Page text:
Kellogg & Young in Schema Therapy for Borderline Personality Disorder offer a comprehensive explanation of the use of Schema Therapy for patients with BPD, by first explaining the disorder and how it is particularly prime for the use of schema therapy as the disorder itself and the behavior and emotions exhibited from it can be seen as an individual traversing through a short list of schemas and are reflective of the childhood origins of BPD. The modes of BPD are described by the authors as consisting of the angry and impulsive child mode, the detached protector mode, the punitive parent mode and lastly the healthy adult mode. According to the authors if these modes are lacking in integration and emotions cannot be traversed across each, or if the modes are significantly unbalanced they become schemas that override normal adult behavior. The particulars of Schema Therapy are then described after a brief explanation of other modes of treatment, particularly simple cognitive therapy, which is not abandoned but used in a systematic manner to help educate the patient of the need for change and restructuring of behavior. The Schema Therapy used is described by the authors through a stepped system including; (1) limited reparenting, (2) experiential imagery and dialogue work, (3) cognitive restructuring and education, and (4) behavioral pattern breaking, all in three phases of treatment; (1) bonding and emotional regulation, (2) schema mode change, and (3) development of autonomy. (pp. 444-456) the only empirical aspect of the work is that which describes ongoing research associated with schema therapy, most of which are case study works that include but are not limited to BPD. (p. 457)
Clarkin, Levy, Lenzenweger, & Kernberg in Evaluating Three Treatments for Borderline Personality Disorder: A Multiwave Study provide a comparative study of three varied treatments for BPD in a multiwave study. The three forms of outpatient treatment evaluated are; dialectical behavior therapy, transference-focused psychotherapy, and a dynamic supportive treatment. In the empirical study 90 patients with BPD were randomly assigned to the three varied treatment plans and all received medication if it was indicated. The subjects were subjected to pre-study evaluations and were also evaluated at 4-month intervals during the year long study period. The factors assessed during evaluation were: suicidal behavior, aggression, impulsivity, anxiety, depression, and social adjustment, all in a multiwave study design. Results of treatment, over the year were as follows; " Individual growth curve analysis revealed that patients in all three treatment groups showed significant positive change in depression, anxiety, global functioning, and social adjustment across 1 year of treatment. Both transference-focused psychotherapy and dialectical behavior therapy were significantly associated with improvement in suicidality. Only transference-focused psychotherapy and supportive treatment were associated with improvement in anger. Transference- focused psychotherapy and supportive treatment were each associated with improvement in facets of impulsivity. Only transference-focused psychotherapy was significantly predictive of change in irritability and verbal and direct assault." (p. 922) the conclusions of the researchers were that though all three variations of structured treatments seem to be effective and the 12-month BPD period were affective for patients each was affective in different ways and that each should be evaluated specifically for its strengths and weaknesses with regard to BPD, a very difficult disorder to treat. Overall the researchers found that transference-focused psychotherapy was the most effective across the most dimensions, of those evaluated in this study and they call for additional research.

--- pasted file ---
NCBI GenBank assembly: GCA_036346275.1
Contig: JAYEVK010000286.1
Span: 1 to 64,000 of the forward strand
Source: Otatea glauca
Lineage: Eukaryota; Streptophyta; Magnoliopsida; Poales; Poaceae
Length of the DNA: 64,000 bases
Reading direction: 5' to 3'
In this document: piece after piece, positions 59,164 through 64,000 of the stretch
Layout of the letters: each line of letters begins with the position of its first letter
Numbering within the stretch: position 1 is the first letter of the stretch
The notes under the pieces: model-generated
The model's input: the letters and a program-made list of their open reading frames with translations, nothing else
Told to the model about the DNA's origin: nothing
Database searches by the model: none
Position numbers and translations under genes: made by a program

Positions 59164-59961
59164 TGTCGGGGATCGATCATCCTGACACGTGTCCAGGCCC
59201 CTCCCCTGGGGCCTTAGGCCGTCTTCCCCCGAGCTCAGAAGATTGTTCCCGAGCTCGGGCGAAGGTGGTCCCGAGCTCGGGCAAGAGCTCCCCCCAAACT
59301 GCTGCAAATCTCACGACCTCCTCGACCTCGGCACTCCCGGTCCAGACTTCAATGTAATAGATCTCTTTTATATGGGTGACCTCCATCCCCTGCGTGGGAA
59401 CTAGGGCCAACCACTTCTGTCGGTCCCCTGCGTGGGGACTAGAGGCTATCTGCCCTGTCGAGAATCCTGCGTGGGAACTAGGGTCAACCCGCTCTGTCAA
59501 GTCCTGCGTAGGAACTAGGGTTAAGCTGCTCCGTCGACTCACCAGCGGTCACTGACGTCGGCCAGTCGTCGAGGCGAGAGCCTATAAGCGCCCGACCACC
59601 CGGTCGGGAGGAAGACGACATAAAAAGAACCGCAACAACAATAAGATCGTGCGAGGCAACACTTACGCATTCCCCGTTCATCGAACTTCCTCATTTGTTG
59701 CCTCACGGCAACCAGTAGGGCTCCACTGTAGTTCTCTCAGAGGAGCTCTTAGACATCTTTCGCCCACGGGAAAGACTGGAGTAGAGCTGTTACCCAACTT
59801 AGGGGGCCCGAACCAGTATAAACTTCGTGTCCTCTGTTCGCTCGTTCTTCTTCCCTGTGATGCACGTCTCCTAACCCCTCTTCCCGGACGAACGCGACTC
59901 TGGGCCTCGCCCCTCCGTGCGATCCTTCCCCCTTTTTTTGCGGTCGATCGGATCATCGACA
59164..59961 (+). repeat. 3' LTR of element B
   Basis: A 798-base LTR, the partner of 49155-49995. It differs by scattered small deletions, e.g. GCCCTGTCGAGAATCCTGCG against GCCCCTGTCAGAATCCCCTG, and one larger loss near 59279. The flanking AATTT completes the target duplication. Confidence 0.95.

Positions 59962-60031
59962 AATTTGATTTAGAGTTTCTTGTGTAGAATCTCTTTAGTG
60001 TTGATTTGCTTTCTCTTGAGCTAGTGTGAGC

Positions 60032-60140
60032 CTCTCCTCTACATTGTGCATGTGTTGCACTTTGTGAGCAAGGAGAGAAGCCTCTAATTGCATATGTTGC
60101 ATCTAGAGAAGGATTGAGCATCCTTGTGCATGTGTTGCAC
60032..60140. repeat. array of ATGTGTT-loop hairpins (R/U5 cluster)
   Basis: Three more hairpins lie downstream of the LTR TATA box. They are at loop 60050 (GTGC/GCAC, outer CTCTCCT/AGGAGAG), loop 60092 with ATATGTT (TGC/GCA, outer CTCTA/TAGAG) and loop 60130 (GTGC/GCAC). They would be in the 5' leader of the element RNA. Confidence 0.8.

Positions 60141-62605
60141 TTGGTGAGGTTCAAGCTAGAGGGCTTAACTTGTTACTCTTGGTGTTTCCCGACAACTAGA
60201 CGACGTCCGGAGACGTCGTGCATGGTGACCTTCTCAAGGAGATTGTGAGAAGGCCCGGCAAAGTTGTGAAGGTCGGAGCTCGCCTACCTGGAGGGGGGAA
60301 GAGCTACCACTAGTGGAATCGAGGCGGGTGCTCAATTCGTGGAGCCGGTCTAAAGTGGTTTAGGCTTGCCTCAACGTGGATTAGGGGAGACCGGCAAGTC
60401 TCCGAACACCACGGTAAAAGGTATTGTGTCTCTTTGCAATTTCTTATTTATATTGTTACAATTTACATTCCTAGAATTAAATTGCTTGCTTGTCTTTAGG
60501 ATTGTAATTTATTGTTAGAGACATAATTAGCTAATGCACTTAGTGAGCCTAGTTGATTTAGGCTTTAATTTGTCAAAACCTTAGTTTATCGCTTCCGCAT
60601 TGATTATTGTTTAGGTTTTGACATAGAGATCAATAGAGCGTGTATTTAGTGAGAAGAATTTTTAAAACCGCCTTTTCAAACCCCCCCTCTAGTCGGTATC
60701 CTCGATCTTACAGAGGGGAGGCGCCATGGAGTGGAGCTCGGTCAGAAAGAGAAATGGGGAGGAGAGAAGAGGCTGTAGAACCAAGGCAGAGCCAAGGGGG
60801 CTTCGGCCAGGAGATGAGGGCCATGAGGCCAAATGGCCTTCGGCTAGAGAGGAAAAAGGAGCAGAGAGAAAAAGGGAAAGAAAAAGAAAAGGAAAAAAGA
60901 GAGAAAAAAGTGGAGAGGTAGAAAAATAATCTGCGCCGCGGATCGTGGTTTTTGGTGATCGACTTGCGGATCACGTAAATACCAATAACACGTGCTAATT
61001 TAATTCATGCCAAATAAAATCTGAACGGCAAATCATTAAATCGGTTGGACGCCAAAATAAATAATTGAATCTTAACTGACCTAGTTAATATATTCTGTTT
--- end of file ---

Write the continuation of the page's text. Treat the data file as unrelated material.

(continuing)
Van Kessel, Lambie & Stewart in the Impact of Brief Planned Admissions on Inpatient Mental Health Unit Utilisation for People With a Diagnosis of Borderline Personality Disorder provide empirical research not on a particular treatment for BPD but on a treatment regimen that stresses the decreased utilization of long inpatient stays for individuals with BPD. (2007) BPD is acknowledged as one of the most pervasive and difficult disorders to treat and one that is significant in resource utilization for inpatient alternatives in treatment. These long periods of inpatient treatment are disruptive for the individual, in his or her life and tax the system significantly. In the work the authors evaluate the utilization of brief planned inpatient treatment phases and stress that such plans tend to decrease the utilization of inpatient facilities significantly for such patients. Two groups of inpatient patients were studied comparatively to see if over a long period of time their utilization of inpatient treatment was decreased if they either did or did not experience brief planned admissions. There was significant differences in the long-term with regard to the randomized groups. Given that the decrease in inpatient stays over a year of care was 75% lower for the test group the researchers support the fact that this treatment protocol is appropriate and may have significant implications for how effective inpatient treatment, of any kind is for individuals. Quality of life might also be said to be improved when such patients can plan and implement inpatient care, allowing them the opportunity to see forward to a time of greater emphasis on therapy and structure their personal and professional lives accordingly. The research also supports the fact that structured care is most effective with BPD, in both treatment regimens and therapeutic interventions and may be a result of the need for structured care in other areas of treatment as a result of the BPD dynamic. (p. 93)